Scientists Develop Biosensor for Real-Time Detection of G-Protein Switch

DGIST (Daegu Gyeongbuk Institute of Science and Technology)

□ DGIST (President: Kook Yang) announced on March 16th that the research team led by Professor Byung-Chang Suh has investigated for the first time the real-time effect of the G-protein cycle, which acts as a switch in our body, on the structural changes in G protein-coupled receptors (GPCRs).

□ GPCRs are activated by external signals such as smell, light, temperature, neurotransmitters, and hormones and are involved in numerous biological activities to the extent that nearly half of known drugs target GPCRs. GPCRs regulate various intracellular signaling pathways utilizing G proteins; however, the role of the reversible activation-deactivation cycle of the G protein on the structural changes in GPCRs has not yet been identified.

□ Professor Byung-Chang Suh’s research team developed a new biosensor based on a fluorescent protein utilizing human M3 muscarinic acetylcholine receptor (hM3R), a type of GPCR. Using this biosensor, they found that a GPCR-based single receptor sensor exhibited consecutive structural conversion via the G protein cycle.

□ The research team also showed that G-protein activation caused a two-step change of the hM3R structure, comprising a fast step of Gq protein binding and a subsequent slow step of the physical separation of the Gαq and Gβγ subunits.

□ They also found that the separated active Gαq formed a stable complex with ligand[1]-activated hM3R and PLCβ, a downstream signaling pathway of Gαq.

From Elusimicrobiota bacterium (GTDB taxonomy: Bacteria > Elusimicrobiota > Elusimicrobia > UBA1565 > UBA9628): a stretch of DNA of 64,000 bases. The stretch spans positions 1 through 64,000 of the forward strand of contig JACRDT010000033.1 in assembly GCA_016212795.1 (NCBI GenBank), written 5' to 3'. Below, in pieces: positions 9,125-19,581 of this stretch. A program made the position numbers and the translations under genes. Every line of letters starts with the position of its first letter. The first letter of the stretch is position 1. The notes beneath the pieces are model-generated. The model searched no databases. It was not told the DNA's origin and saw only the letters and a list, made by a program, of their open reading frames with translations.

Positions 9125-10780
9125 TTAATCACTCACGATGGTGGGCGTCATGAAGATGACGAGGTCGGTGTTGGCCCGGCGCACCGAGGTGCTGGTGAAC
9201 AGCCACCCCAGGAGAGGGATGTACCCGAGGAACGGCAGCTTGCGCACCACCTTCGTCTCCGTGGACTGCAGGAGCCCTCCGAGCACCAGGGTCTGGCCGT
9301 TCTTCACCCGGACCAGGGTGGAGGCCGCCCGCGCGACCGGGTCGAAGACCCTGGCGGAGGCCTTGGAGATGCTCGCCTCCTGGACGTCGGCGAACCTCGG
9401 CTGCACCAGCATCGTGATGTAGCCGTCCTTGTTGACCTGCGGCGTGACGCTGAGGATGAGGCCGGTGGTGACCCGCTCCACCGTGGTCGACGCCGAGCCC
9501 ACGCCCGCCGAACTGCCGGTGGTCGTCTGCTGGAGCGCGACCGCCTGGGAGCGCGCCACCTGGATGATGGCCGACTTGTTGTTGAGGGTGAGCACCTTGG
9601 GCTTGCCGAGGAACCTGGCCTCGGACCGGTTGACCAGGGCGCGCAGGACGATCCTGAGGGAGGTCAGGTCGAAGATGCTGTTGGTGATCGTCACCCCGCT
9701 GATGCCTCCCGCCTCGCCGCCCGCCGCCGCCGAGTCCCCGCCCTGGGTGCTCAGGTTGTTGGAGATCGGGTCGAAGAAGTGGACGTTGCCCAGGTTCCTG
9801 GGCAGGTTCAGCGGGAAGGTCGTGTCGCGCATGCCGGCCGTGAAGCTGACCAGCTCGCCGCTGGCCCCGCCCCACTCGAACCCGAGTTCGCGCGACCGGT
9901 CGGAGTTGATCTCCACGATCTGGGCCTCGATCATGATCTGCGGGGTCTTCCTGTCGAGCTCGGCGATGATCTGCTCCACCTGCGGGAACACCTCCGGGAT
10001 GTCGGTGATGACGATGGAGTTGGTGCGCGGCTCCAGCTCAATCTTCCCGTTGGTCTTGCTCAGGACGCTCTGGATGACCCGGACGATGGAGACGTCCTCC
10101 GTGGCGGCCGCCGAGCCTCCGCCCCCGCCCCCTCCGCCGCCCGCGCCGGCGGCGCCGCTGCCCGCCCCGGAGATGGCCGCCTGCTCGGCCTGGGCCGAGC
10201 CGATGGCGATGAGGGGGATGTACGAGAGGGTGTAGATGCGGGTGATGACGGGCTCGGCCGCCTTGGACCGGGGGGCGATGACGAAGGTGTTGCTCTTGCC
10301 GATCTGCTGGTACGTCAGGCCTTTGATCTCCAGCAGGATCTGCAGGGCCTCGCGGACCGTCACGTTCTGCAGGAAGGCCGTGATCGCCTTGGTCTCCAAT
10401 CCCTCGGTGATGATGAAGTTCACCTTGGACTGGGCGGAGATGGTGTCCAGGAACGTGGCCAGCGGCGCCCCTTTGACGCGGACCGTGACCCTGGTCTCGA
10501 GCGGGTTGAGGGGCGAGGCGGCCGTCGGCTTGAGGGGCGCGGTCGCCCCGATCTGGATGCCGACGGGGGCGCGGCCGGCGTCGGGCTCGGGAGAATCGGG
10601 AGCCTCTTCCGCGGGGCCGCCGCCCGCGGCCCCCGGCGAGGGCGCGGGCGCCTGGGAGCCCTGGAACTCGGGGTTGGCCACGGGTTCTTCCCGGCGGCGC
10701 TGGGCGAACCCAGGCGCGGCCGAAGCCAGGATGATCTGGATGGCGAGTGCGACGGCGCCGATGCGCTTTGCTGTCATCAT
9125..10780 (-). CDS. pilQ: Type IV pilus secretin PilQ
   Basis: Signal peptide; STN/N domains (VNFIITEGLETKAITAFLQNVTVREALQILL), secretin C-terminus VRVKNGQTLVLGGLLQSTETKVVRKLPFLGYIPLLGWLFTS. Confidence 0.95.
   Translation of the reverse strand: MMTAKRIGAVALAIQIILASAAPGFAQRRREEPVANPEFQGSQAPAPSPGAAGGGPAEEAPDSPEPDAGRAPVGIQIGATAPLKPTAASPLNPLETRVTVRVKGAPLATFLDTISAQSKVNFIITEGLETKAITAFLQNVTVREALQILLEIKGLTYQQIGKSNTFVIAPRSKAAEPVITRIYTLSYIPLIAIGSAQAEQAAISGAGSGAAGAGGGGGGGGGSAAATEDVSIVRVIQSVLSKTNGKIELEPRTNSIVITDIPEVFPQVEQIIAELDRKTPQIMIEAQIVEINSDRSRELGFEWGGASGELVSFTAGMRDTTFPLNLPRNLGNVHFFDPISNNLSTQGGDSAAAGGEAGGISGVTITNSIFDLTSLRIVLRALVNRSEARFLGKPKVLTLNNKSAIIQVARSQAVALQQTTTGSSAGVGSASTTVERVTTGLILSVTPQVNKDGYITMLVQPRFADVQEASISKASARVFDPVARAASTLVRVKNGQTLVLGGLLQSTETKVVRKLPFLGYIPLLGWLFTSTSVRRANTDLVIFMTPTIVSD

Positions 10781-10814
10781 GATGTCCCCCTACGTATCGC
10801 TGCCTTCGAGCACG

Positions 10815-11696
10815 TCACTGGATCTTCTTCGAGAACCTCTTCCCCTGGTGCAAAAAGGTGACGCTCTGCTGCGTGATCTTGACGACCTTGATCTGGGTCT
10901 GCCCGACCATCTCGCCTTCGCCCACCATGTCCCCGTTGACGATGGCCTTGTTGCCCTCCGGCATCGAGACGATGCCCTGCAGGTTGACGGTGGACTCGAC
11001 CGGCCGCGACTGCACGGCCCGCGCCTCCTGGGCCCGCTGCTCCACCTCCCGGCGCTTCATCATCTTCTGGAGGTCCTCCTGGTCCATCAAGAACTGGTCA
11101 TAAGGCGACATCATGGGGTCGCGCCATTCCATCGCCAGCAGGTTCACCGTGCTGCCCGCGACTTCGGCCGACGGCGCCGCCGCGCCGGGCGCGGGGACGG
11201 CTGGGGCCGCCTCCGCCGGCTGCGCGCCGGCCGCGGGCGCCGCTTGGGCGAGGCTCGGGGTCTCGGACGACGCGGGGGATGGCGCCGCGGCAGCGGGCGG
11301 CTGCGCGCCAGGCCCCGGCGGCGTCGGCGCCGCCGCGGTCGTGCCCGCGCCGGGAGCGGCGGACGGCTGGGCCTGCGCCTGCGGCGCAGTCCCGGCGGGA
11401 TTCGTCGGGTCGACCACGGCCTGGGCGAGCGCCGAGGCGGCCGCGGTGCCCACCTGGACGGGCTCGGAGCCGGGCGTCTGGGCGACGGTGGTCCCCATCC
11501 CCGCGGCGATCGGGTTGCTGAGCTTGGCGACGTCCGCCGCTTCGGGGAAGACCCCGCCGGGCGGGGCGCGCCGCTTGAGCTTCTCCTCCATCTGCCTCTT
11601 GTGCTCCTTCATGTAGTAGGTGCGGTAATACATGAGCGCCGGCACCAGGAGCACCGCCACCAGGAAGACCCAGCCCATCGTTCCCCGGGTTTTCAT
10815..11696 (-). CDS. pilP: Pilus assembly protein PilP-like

□ In addition, applied research by Professor Suh’s research team on the pathology of G protein-related gene mutations that cause uveal melanoma[2], for example, and on the pharmacology of related therapeutic drug candidates found that Gβγ subunits separated from Gαq can independently bind to hM3R, providing clues to a possible treatment of related diseases.

□ Professor Suh, the corresponding author, said of this study, “We confirmed the real-time communication between active GPCRs and G proteins, which had been considered separate up to this point,” and that they “expect it to be of great help to future molecular and individual-level research on diseases related to GPCRs and G protein and their treatments.”

□ Yong-Seok Kim, a combined master’s and doctoral student of the Department of Brain Sciences of DGIST, participated as the first author of this study, which was published in the world-renowned journal Nature Communications (IF: 17.694) on March 8, 2023. This research was carried out through the support of the “Mid-Career Researcher Program” and the “Basic Research Laboratory” of the National Research Foundation of Korea.

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